What if a sensor sensing a thing could be part of the thing itself? Rice University engineers believe they have a two-dimensional solution to do just that.
Rice engineers led by materials scientists Pulickel Ajayan and Jun Lou have developed a method to make atom-flat sensors that seamlessly integrate with devices...
Scientists at the University of Stuttgart and the Karlsruhe Institute of Technology (KIT) succeed in important further development on the way to quantum Computers.
Quantum computers one day should be able to solve certain computing problems much faster than a classical computer. One of the most promising approaches is...
New Project SNAPSTER: Novel luminescent materials by encapsulating phosphorescent metal clusters with organic liquid crystals
Nowadays energy conversion in lighting and optoelectronic devices requires the use of rare earth oxides.
Scientists have discovered the first synthetic material that becomes thicker - at the molecular level - as it is stretched.
Researchers led by Dr Devesh Mistry from the University of Leeds discovered a new non-porous material that has unique and inherent "auxetic" stretching...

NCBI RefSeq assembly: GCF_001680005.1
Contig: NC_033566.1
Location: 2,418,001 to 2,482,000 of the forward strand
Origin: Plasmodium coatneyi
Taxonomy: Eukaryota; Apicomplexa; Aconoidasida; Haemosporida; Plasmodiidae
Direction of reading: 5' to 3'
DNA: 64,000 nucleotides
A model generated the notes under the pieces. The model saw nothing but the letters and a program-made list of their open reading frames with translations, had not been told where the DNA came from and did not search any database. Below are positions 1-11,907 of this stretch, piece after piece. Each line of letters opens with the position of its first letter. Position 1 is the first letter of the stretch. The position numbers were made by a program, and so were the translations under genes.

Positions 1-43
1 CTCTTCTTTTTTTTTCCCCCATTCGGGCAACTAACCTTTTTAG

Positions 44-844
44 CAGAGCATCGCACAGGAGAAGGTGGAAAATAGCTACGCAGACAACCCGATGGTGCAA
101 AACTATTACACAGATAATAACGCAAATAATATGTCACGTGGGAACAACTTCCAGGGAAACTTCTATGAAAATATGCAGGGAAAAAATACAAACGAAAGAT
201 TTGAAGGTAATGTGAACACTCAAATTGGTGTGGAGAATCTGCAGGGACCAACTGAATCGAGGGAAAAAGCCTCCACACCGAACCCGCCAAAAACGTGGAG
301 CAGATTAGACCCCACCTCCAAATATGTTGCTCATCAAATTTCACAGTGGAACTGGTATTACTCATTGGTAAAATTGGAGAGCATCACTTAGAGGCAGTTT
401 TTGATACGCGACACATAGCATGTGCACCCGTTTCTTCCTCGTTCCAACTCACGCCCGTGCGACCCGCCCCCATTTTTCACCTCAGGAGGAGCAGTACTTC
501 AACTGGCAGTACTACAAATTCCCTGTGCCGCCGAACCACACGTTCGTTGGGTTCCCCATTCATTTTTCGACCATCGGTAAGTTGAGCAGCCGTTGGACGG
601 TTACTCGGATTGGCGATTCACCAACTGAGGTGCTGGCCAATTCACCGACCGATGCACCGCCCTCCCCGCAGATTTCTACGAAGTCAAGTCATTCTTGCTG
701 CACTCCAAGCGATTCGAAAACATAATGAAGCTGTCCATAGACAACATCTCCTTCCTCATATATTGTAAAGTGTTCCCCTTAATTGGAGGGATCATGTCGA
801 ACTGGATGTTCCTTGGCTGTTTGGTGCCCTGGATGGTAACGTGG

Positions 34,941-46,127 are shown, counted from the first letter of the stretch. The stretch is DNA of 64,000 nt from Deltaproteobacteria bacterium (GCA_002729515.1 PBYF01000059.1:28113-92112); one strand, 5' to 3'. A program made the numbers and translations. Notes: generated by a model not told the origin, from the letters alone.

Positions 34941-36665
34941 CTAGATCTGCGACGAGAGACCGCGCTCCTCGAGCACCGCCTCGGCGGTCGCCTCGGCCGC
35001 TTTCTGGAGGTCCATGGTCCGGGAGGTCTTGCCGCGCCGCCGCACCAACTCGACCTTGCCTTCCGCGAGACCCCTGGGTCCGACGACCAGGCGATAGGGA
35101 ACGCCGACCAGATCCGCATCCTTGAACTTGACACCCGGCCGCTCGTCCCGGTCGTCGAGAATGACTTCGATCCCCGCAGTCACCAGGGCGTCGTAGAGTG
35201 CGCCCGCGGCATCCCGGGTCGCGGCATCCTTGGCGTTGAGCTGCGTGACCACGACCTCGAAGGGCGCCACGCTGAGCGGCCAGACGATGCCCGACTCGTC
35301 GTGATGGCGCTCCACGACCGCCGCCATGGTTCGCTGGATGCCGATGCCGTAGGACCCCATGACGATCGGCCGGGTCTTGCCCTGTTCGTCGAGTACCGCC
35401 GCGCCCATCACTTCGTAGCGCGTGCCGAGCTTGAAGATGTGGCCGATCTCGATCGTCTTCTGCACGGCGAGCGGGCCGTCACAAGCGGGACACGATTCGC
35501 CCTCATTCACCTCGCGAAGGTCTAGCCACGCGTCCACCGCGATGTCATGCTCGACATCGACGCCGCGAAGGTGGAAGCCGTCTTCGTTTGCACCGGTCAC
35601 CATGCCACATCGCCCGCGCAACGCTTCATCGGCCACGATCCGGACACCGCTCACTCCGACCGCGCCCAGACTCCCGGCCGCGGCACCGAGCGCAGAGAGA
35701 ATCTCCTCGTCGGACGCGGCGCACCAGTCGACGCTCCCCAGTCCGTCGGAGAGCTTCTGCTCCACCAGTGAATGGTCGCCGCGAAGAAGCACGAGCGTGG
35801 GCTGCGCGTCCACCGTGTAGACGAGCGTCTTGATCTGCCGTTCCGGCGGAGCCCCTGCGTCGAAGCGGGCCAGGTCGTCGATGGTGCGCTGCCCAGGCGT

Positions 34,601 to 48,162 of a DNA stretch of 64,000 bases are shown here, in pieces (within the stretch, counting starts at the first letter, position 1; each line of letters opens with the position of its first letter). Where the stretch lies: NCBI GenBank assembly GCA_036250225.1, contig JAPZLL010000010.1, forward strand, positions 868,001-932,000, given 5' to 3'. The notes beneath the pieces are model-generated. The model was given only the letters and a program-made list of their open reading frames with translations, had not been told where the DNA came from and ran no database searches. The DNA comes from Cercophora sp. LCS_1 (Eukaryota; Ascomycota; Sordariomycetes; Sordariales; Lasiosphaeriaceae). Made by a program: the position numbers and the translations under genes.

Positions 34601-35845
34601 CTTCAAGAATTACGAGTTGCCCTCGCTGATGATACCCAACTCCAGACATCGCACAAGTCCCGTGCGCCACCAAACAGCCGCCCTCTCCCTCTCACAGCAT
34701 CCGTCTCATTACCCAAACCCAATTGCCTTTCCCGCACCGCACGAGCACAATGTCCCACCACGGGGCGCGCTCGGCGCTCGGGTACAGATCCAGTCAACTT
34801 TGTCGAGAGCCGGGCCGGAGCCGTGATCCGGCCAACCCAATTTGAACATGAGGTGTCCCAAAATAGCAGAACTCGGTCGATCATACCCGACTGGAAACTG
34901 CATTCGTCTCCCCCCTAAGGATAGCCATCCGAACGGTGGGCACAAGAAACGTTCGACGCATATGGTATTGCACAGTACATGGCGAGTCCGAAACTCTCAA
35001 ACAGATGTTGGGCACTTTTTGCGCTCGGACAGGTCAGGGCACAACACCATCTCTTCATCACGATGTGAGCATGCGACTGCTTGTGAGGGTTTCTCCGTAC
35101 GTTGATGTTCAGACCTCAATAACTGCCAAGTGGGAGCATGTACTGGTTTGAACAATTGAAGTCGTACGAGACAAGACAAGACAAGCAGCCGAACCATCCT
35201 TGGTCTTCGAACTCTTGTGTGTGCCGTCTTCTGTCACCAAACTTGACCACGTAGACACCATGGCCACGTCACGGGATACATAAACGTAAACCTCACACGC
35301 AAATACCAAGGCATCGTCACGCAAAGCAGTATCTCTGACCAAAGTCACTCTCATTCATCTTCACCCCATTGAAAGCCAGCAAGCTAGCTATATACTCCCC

Scientists from the Theory Department of the Max Planck Institute for the Structure and Dynamics of Matter (MPSD) at the Center for Free-Electron Laser Science (CFEL) in Hamburg have shown through theoretical calculations and computer simulations that the force between electrons and lattice distortions in an atomically thin two-dimensional superconductor can be controlled with virtual photons. This could aid the development of new superconductors for energy-saving devices and many other technical applications.
The vacuum is not empty. It may sound like magic to laypeople but it has occupied physicists since the birth of quantum mechanics.
10.12.2018 | Event News
06.12.2018 | Event News
03.12.2018 | Event News
11.12.2018 | Studies and Analyses
11.12.2018 | Health and Medicine
11.12.2018 | Physics and Astronomy